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The top 10 most and least expensive cars to crash


The top 10 most and least expensive cars to crash

Even though Americans are driving less and having fewer accidents than at any point in the past decades, auto insurance rates continue to rise -- up 37 percent since 2002, and faster than overall inflation. One reason: the expense of fixing crashed cars continues to rise -- and when you see the list of the cars that generate the most expensive insurance claims, you'll see why.

The Highway Loss Data Institute collects the numbers from 80 percent of the accident claims filed nationwide, and provides them to the government as a public service. It's designed to help consumers understand why any particular model may be more or less expensive to insure -- giving them another piece of information when they go car shopping.

It's no surprise that it costs more to fix a wrecked luxury car than it does to smooth out a fender-bender in your typical commuter hatchback. But the insurance data doesn't just reflect the cars, but the drivers as well; a cheap model that lures wannabe racers will have more insurance losses -- and be more expensive to get coverage for -- than a luxury car that only attracts grandparents. Even among less costly models, there's a seven-fold difference between the average claim on the most damaged model and the least.

The average car has a wreck once every 6.9 years of insurance coverage, with an average collision cost of $4,120; that means that if you're buying a year's worth of insurance on that typical set of wheels, you're paying $285 in collision costs whether you get into a crash or not.

Top 10 Cars With Greatest Crash Costs

Model Claims/100 insured yrs. Cost/year
Ferrari California 2.6 $2,132
Maserati Granturismo 7.7 $1,245
Porsche Panamera Turbo 7.0 $1,134
Mercedes-Benz S-Class Hybrid 11.2 $955
Maserati Quattroporte 8.1 $935
Nissan GT-R 6.1 $926
BMW M3 8.4 $866
Porsche 911 Turbo Cabriolet 3.5 $855
Lexus IS-F 10.0 $852
BMW 7-Series 9.7 $755

Based on data from 2009 to 2011, the HLDI found that it only takes a few wrecked Ferrari Californias to spoil it for everybody. Even though California crashes are rare (only the Chevy Corvette Z06 has fewer wrecks) the average crash cost an insurance company $82,000 -- five times more any other model in HLDI's study. The rest of the list has similar high-dollar sports cars, although why drivers of Mercedes-Benz S-Class Hybrids seem to be lead foots with concrete hands escapes me.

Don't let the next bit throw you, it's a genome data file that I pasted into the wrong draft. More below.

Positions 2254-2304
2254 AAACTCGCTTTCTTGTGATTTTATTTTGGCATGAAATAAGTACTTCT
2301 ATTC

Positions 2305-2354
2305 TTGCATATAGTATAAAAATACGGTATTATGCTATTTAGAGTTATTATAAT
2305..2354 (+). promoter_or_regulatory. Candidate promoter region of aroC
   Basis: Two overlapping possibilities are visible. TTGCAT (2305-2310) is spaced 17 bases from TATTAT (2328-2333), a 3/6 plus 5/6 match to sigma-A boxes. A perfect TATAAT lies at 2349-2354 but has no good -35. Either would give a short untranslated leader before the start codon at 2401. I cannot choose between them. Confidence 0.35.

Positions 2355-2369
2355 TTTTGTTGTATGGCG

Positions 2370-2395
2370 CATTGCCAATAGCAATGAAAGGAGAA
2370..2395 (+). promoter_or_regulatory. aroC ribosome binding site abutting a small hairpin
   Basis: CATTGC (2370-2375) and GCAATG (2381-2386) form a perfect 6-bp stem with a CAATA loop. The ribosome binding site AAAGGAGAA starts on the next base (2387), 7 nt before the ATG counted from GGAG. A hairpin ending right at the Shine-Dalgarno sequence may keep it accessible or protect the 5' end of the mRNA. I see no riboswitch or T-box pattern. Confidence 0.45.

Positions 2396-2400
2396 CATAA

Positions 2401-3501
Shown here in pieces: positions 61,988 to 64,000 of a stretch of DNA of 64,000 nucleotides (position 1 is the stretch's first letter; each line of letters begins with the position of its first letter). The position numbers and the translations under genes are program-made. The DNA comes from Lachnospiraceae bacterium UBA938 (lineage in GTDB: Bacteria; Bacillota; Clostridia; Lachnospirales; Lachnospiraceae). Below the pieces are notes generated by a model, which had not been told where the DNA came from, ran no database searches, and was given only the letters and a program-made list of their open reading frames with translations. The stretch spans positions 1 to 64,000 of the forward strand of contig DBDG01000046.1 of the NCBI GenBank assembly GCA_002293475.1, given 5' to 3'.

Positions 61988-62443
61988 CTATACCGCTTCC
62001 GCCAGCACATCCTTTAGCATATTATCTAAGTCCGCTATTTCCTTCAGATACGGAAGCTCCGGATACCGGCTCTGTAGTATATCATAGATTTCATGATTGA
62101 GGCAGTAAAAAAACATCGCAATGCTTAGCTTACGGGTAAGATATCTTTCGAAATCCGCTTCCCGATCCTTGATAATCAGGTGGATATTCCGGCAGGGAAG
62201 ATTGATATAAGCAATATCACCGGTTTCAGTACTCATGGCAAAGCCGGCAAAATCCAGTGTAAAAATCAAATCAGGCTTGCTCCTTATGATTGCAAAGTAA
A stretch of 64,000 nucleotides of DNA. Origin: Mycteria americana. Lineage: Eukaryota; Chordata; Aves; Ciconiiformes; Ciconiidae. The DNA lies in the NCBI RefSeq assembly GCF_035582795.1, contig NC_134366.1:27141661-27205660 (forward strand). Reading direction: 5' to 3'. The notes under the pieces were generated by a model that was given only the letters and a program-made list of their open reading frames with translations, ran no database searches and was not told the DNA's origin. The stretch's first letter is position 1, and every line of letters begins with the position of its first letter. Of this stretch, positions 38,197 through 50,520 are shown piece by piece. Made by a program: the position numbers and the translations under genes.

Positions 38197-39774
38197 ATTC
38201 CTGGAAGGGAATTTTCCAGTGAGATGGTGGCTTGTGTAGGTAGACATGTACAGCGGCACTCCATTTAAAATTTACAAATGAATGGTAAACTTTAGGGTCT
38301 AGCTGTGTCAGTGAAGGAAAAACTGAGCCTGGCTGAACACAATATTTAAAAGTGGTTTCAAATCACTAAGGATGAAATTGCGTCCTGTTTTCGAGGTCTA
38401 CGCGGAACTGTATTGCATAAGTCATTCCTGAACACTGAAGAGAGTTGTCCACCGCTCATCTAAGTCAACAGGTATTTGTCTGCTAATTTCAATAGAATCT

If you're driving one of those cars, you can likely afford the insurance. What about cars and trucks that cost less than $30,000?

Top 10 Cars Under $30,000 With Greatest Crash Costs

Model Claims/100 insured yrs. Cost/year
Mitsubishi Lancer 4WD 11.3 $707
Hyundai Genesis Coupe 10.8 $516
Suzuki Kizashi 9.5 $493
Mitsubishi Lancer 10.2 $485
Subaru Impreza WRX 9.9 $479
Mazda RX-8 9.6 $465
Honda Civic Si coupe 9.3 $442
Nissan Altima coupe 9.8 $430
Honda Civic coupe 9.1 $405
Honda Civic Si sedan 8.8 $402

This list looks like a starter's garage in a racing video game, and the Lancer and Subaru WRX remain popular among the fading embers of the Fast and Furious crowd. If the lack of a Ford Mustang or Chevy Camaro in this ranking seems unusual, remember that those models tend to be bought by older drivers who wreck far less often on average than drivers still in their 20s.

On the other end of the scale are the cars that combine infrequent wrecks with cheap repairs to offer the lowest insurance costs:

Top 10 Cars With Lowest Crash Costs

Model Claims/100 insured yrs. Cost/year
Chevrolet Tahoe 6.6 $134
Jeep Wrangler 2.8 $134
Toyota FJ Cruiser 4.0 $148
GMC Canyon extended cab 3.5 $154
GMC Canyon regular cab 3.6 $154
Jeep Wrangler 4-door 3.2 $157
Smart ForTwo 3.7 $160
Smart ForTwo convertible 3.6 $162
Chevrolet Colorado 4.1 $162
Chrysler 200 4.8 $162

What accounts for this list? Trucks in general tend to be cheaper to fix -- just bolt the body panels on and off the frame -- and are less often driven like the owner just stole it. As for the Smart ForTwo: If you were driving the smallest car sold in the United States, you'd be super cautious about getting into accidents as well. At least they won't get hit in the wallet.